Is there another housing bubble on the rise? A report from the Indiana University Kelley School of Business is predicting a brand-new housing bubble is in the making.
In their article “Prepare for a Generational Housing Bubble,” Phil Powell, clinical associate professor of business economics, and Matt Kinghorn, senior demographer at the Indiana Business Research Center, claimed current residential real estate demand is driven in part by population – which could be the proverbial recipe for disaster.
“Plainly put, a generational housing bubble is on the horizon,” the authors said in Kelley Real Estate Outlook, a new research publication from the Indiana Business Research Center and the IU Center for Real Estate Studies. “New housing built now to meet strong demand may sit vacant in a decade.”
Powell and Kinghorn warned, “Demographic variables will become as important as interest rates, income growth and construction costs in determining the return on real estate assets. At present, demographic pressure on housing markets is at its peak. This implies continued strain on supply in the next several years followed by long-run erosion in demand that can only be reversed by high levels of immigration.”
But the authors theorized that supply will eventually outpace demand.
“The current bubble in demand generated by millennials will slowly deflate, as baby boomers downsize their living space and age out of the housing market,” they said. “Falling fertility rates mean post-millennial generations will be smaller.”
The authors added the rate of new household formation is greater than the rate of total population growth – but if the rate of new household formation falls, the quantity of houses put back on the market by seniors will become greater. As an example, they pointed to central Indiana where the population of homeowners ages 55 or higher in 2021 was nearly 50%, up from 36% two decades before. Absent of a sudden spike in population inflow, they said, residential real estate in Indianapolis will see peak in demand within the next decade.
The report is now available online.
Photo courtesy FridgeDoor.com
Typical egghead academics…And using an area that has always been a place people move from, not to. Try that theory using Phoenix, Atlanta, Texas, etc.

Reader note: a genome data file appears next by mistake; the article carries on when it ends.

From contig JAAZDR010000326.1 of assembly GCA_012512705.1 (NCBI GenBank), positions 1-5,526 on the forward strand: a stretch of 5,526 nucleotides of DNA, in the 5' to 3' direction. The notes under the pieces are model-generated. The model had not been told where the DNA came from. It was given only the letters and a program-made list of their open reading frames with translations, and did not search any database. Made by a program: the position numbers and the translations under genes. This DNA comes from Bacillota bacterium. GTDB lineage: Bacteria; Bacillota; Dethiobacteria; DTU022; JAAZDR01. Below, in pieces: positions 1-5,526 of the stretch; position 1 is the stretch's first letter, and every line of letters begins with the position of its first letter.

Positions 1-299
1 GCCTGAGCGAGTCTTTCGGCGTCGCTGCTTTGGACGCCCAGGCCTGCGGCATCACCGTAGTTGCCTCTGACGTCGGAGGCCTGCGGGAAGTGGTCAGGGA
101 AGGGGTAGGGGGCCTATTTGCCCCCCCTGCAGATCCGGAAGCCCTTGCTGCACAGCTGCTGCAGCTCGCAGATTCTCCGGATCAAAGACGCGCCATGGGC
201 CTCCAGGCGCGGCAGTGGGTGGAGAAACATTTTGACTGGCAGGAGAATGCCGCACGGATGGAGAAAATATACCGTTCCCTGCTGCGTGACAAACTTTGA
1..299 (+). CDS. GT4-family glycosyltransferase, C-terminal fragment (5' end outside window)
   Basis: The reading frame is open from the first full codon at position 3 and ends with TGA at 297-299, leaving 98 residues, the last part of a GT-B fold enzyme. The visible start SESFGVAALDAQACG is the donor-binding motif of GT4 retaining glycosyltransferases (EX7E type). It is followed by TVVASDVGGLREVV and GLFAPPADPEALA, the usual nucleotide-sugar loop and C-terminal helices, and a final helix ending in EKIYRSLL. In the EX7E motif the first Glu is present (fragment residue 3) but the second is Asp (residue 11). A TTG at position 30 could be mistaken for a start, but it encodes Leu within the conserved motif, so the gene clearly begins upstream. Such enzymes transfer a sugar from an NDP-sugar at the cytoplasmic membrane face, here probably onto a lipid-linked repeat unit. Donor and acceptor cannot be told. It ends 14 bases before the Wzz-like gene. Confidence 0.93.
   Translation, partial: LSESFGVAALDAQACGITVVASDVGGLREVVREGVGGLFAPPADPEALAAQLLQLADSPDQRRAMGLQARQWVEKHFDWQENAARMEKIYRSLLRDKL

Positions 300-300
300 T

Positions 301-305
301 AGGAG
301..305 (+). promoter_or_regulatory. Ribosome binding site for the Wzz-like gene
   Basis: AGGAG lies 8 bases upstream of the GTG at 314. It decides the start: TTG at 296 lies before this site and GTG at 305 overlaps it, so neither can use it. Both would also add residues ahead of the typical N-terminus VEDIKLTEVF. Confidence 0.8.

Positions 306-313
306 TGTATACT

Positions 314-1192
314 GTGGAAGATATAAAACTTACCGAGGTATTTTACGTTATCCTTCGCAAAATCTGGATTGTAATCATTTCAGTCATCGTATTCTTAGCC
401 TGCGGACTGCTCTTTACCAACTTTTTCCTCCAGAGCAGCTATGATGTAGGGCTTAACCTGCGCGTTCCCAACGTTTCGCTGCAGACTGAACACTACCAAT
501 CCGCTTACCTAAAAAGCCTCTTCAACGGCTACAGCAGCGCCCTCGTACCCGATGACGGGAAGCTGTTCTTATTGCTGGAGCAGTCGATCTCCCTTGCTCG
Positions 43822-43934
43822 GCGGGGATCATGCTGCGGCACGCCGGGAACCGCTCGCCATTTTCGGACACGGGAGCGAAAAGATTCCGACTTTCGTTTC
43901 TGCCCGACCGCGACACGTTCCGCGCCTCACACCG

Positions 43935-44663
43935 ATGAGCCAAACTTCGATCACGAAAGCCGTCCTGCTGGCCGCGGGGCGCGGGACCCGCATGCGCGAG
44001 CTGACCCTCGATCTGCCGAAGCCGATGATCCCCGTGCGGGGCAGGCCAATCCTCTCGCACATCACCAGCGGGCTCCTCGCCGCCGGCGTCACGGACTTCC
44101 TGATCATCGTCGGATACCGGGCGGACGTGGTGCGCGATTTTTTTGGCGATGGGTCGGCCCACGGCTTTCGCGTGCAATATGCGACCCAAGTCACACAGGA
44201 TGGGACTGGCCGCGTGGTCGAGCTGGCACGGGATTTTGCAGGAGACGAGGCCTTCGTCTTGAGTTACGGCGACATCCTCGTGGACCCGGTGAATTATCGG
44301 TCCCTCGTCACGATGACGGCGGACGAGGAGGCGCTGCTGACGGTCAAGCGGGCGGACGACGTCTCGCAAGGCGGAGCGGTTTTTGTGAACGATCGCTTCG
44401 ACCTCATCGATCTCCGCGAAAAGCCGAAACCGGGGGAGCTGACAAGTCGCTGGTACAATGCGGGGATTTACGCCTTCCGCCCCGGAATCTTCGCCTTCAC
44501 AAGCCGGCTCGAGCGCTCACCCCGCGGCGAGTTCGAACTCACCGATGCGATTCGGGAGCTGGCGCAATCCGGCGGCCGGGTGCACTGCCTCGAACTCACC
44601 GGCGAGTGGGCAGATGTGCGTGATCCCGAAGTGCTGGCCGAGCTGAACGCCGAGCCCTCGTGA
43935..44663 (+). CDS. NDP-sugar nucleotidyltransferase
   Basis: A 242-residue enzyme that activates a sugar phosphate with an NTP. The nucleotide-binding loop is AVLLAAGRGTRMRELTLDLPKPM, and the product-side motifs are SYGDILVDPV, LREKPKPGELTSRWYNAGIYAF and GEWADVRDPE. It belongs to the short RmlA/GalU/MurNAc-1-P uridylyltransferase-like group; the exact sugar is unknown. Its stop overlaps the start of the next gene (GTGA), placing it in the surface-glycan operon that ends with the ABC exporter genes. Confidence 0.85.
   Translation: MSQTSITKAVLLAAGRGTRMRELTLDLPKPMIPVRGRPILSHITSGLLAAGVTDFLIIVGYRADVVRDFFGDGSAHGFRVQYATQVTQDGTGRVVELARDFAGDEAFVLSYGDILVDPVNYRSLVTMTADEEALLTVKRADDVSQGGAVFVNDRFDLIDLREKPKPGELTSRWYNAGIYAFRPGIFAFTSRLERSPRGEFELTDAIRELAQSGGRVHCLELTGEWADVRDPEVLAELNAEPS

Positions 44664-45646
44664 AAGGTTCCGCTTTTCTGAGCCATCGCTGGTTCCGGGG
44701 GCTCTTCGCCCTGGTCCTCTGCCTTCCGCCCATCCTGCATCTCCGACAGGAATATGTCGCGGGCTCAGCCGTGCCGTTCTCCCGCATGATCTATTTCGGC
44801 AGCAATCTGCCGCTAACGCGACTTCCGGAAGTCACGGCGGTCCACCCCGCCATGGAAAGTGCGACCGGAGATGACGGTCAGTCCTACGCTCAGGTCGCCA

This article seems to forget that millions of people are entering the US every year. Something like 3 million this year or more. This is why housing stock is so tight. Do you really think this is going to change soon? The demand for housing is there and will continue to increase for years to come.
The boomers have had an impact on markets all of their lives. This is true of all investments. When they’re no longer contributing to retirement funds, and withdrawing instead, I suspect stocks will be impacted. Real estate is no different. As the boomers downsize or pass on, if there’s not the same number to fill the gap, the prices will drop. (Supply and demand). There are a ton of restaurants and stores now, filled with boomer shoppers/spenders all day every day. What will that look like in 20 years? The truth is that everything will be impacted, as has been the case their entire lives.
I don’t know about this article but I do know something is in the air. People will begin by not buying shacks and paying high-interest rates for the others. A boycott is in the mix; I say by June.
Let’s face it: the real estate market drives the economy. With politics, interest rates, epidemics, and world powers influencing our future, the crystal ball these researchers are using is akin to a dartboard. Supply and demand and interest rates do influence but many other factors are in the mix.
there wll be a bubble if this senile presidential gets his way
Indiana, really? I haven’t seen a mad rush of people moving to Indiana in any Real Estate climate. The market is hot in Phoenix (especially the North Valley, Scottsdale and Cave Creek). I also see a lot of Indiana license plates here in Phoenix. The real estate market is complex and impacted by multiple economic factors. Business friendly states, like Arizona, are attracting domestic and foreign companies, people and money. With high demand and limited supply, home prices in Phoenix are on the rise based on our actual sales numbers. Don’t believe the media.